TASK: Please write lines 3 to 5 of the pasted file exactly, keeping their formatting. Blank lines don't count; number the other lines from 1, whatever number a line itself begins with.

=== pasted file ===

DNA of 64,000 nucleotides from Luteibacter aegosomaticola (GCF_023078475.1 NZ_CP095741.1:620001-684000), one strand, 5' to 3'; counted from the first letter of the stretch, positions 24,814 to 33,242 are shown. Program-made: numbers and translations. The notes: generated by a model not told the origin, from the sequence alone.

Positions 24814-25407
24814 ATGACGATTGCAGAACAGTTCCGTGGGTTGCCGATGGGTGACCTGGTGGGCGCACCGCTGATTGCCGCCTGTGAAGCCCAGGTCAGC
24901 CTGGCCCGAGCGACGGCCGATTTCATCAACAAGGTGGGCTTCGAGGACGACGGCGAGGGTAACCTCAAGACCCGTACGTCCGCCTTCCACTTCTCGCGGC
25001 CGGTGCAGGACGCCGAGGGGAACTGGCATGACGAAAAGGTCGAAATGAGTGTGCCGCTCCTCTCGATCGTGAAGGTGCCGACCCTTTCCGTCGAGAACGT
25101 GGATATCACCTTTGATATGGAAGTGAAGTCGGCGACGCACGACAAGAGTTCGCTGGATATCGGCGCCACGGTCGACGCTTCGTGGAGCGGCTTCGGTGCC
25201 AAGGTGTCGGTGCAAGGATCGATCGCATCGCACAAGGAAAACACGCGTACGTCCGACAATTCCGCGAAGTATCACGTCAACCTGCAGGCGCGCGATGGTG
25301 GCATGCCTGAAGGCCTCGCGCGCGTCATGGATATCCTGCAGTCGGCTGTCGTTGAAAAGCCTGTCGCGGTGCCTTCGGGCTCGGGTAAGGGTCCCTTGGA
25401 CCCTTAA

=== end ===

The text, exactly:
24814 ATGACGATTGCAGAACAGTTCCGTGGGTTGCCGATGGGTGACCTGGTGGGCGCACCGCTGATTGCCGCCTGTGAAGCCCAGGTCAGC
24901 CTGGCCCGAGCGACGGCCGATTTCATCAACAAGGTGGGCTTCGAGGACGACGGCGAGGGTAACCTCAAGACCCGTACGTCCGCCTTCCACTTCTCGCGGC
25001 CGGTGCAGGACGCCGAGGGGAACTGGCATGACGAAAAGGTCGAAATGAGTGTGCCGCTCCTCTCGATCGTGAAGGTGCCGACCCTTTCCGTCGAGAACGT